Friday, November 4, 2011

Red Eye Bass in Baltimore?

So, I recently caught a couple of bass just like this in cold, cold water somewhere in the Gunpowder River drainage:

Obviously not a largemouth bass - water's too cold, too much current.  And seemingly not a smallmouth bass - here's a picture of a smallmouth bass I caught just a mile downstream:

Definitely some similarities, but the eye color is much more brown than red.  Since I haven't caught a Red Eye Bass, or Rock Bass, in Maryland in about five years, I started to think - maybe I've caught the easternmost Red Eye on record for this state!!! Then, I let the fish go.

What makes this question somewhat difficult is that many internet pictures of "red eye bass" are really just smallmouth bass with red eyes (that was my first hint).  What makes it even more complicated is that there are two very different species of "Red Eye Bass," Micropterus coosae and Amboplites rupestris.

Again, it's been five years since I've caught one.  And I'm not an ichthyologist. So bear with me.  M. coosae is common only in a few river systems in the foothills of the Appalachian mountains.  Which doesn't mean it's never been stocked elsewhere...but...the Maryland piedmont (and not draining to the Potomac) seems like a bit of a stretch.  Below is a picture of M. coosae.

You have to admit, M. coosa looks a lot like my fish.  Alas, Maryland DNR is pretty adamant that there is zero chance I had an M. coosa on my hands.  Plus, the wikipedia page on the species backs this up......and happens to be based on the authoritative text on Midatlantic fish (here it is, yes, you should buy it if you fish and live here).  Alright then, moving onward.

A. rupestris, aka the "Rock Bass" or "Redeye Rock Bass" does indeed live in Maryland - unlike M. coosae.  Here's where the DNR end starts to fall apart.  The species is not recognized as existing in the state, however, a state record fish exists (and now lives in the giant aquarium at our local Bass Pro Shop), and yours truly has actually caught "Redeye Rock Bass" in the state.  Since I've seen them myself, and since local anglers obviously stock them into farm ponds (hence the new state record, caught in the same pond as the last state record).....I'll call the matter settled.  The damn fish lives in Maryland. Native or not. And it could have been stocked into this drainage - native or not, and legal or not.  But what does the Redeye Rock Bass look like?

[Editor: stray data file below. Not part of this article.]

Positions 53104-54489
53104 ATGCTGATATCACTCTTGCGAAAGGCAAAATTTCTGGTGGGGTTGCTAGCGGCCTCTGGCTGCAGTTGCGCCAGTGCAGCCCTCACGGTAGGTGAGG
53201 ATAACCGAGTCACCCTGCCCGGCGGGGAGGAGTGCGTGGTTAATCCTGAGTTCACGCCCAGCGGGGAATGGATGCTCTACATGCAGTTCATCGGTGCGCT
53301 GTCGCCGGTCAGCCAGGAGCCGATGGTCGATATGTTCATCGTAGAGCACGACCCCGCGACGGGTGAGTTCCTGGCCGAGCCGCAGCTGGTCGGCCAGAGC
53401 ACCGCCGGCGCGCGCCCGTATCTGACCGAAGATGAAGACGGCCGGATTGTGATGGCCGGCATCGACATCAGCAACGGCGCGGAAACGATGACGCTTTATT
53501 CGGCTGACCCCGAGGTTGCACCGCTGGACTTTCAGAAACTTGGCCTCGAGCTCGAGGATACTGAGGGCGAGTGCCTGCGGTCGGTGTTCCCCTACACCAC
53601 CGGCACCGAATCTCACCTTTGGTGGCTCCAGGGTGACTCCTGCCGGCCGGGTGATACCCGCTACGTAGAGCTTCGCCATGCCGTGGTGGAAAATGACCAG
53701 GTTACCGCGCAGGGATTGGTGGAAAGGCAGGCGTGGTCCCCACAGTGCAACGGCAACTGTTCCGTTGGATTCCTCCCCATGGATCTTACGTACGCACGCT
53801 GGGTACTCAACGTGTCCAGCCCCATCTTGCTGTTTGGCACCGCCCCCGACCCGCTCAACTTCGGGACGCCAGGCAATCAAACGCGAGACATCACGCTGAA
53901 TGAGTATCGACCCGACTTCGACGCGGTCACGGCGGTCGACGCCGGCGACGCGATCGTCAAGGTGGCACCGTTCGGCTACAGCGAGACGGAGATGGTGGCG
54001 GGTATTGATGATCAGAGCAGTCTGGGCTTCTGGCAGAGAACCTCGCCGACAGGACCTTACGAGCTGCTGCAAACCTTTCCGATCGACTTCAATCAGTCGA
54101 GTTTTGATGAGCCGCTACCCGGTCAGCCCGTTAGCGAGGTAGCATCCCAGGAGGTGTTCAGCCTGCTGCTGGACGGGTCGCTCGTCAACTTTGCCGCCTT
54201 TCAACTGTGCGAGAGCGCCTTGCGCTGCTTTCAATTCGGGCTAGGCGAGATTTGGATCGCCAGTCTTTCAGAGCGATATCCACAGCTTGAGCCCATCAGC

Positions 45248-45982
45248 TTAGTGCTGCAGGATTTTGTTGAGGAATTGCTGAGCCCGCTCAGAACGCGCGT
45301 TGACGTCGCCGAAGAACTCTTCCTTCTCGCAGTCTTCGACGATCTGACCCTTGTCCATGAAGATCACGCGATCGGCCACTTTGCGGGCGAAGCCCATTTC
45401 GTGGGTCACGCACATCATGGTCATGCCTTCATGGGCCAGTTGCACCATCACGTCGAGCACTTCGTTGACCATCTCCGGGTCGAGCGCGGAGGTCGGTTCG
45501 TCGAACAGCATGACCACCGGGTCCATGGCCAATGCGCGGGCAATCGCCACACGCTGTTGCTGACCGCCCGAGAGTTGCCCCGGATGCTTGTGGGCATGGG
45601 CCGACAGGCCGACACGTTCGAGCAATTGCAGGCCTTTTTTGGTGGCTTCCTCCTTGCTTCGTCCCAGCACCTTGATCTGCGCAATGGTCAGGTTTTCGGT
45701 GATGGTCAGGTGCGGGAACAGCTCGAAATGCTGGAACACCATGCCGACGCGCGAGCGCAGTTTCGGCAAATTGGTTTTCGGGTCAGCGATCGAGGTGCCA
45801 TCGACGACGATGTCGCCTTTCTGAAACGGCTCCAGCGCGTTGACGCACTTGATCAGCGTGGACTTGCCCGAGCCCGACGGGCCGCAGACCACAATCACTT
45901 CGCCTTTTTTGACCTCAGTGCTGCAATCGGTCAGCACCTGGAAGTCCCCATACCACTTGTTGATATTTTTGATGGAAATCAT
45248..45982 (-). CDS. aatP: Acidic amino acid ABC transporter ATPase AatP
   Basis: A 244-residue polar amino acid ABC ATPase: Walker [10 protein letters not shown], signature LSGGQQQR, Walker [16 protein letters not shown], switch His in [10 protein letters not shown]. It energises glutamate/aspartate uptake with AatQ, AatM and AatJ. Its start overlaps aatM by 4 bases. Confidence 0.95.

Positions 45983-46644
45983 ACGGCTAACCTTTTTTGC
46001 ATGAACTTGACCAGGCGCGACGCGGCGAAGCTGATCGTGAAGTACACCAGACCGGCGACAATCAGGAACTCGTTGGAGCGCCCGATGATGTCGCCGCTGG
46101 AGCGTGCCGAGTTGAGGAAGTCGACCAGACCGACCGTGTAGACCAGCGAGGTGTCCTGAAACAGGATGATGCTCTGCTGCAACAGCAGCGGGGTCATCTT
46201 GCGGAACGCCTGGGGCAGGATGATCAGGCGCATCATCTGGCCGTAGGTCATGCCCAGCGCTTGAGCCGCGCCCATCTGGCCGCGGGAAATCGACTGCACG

Wow.  That looks nothing like my red-eyed fish....and there's a reason for that. A ruprestis is basically a mutant white perch. Not a bass at all (which are really mutant sunfish).  The dorsal fin is different.  The mouth is different.  The scale size is different.  Everything.  So....what we're left with is a red-eyed smallmouth bass.
Smoky Mountain Smallmouth from Trout Underground (read their post here!)

So, smallmouth bass it is.  Oh well.  I guess the thing that got me down this road is that many of our smallmouth in the Baltimore area don't look this way at all - they look more like this:

In the end, I learned a good lesson in the variability of fish coloration.  Not nearly as exciting as being able to claim that I found a mountain species in a piedmont stream.   And by the way, if anyone wants to give a shot at telling me what species or hybrid this fish I caught this summer was, by all means, fire away, smarties!

Caught in an abandoned sand pit on the eastern shore of MD, near the VA border..Spotted x Largemouth??


Anonymous said...

Ah, sorry to hear its not as rare as thought. I had the same issue with a drum that I caught out of the Ohio River. I had no idea what it was but I had a lot of fun figuring it out.

Drew Haerer said...

Great blog! I suspected the fish was a smallie from the first picture, but am glad you got it sorted out. That last picture looks almost like a walleye hybrid at first glance. I have caught a few spot-LMB hybrids, but have never landed anything that looked quite like that. Judging by the background - some of the odd look may come from the water chemistry, clarity, etc.

tugboatdude said...

all these big fancy names for fish are giving me a headache.It's a smallmouth!

Anonymous said...

Really interesting post and thanks for doing the work to figure it out. Still some impressive fish there no matter what we call them.

Kirk Mantay said...

Thanks for the comments - it's always worth figuring it out!

Drew - the water was super black - probably tannic/acidic. That could have had an impact on the color.

Still have no idea!

Unknown said...

I know this is an old post, but I caught a fish yesterday right at the mouth of the Chesapeake (no picture) that looked like a mix between LMB, Striped Bass, and Perch with RED eyes. It was about as big as a white perch (7-8 inches), mouth of a LMB/Striper, but with RED eyes. It was very strange.

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